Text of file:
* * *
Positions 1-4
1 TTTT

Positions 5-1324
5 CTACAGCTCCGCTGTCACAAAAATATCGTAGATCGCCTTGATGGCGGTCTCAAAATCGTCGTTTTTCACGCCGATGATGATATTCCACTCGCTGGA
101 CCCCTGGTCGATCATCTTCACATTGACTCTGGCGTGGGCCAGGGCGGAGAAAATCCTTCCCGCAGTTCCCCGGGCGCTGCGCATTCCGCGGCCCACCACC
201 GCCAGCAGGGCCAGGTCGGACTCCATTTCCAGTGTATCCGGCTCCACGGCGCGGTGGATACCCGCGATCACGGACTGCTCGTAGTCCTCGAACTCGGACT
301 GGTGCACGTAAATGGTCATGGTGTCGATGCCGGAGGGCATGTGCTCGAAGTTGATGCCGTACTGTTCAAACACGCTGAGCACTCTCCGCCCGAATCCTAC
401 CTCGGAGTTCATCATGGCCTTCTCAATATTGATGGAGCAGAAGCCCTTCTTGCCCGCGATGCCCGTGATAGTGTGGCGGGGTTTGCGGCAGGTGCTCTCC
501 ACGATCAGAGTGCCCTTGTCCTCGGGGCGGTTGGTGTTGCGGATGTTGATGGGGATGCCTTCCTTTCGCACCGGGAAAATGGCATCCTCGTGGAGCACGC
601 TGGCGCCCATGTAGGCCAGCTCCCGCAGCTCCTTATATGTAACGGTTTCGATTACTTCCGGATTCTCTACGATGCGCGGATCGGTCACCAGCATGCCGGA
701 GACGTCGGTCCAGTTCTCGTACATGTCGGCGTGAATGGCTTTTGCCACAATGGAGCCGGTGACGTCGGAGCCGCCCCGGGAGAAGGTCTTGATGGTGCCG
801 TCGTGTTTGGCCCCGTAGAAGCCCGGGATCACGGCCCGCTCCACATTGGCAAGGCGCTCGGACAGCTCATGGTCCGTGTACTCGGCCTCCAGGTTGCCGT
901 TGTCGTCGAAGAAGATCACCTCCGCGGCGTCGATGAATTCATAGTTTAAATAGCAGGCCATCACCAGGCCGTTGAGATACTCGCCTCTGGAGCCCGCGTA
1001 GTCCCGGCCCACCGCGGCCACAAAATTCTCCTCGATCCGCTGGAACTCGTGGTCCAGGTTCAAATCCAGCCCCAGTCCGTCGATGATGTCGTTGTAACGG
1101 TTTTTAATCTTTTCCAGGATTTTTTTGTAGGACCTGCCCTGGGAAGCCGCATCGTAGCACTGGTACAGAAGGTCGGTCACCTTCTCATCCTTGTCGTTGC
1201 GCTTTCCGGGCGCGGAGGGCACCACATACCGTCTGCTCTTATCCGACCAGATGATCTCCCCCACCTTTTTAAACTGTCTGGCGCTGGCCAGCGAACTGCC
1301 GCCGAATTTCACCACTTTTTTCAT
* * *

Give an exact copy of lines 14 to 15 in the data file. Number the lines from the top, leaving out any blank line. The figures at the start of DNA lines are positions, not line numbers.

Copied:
1001 GTCCCGGCCCACCGCGGCCACAAAATTCTCCTCGATCCGCTGGAACTCGTGGTCCAGGTTCAAATCCAGCCCCAGTCCGTCGATGATGTCGTTGTAACGG
1101 TTTTTAATCTTTTCCAGGATTTTTTTGTAGGACCTGCCCTGGGAAGCCGCATCGTAGCACTGGTACAGAAGGTCGGTCACCTTCTCATCCTTGTCGTTGC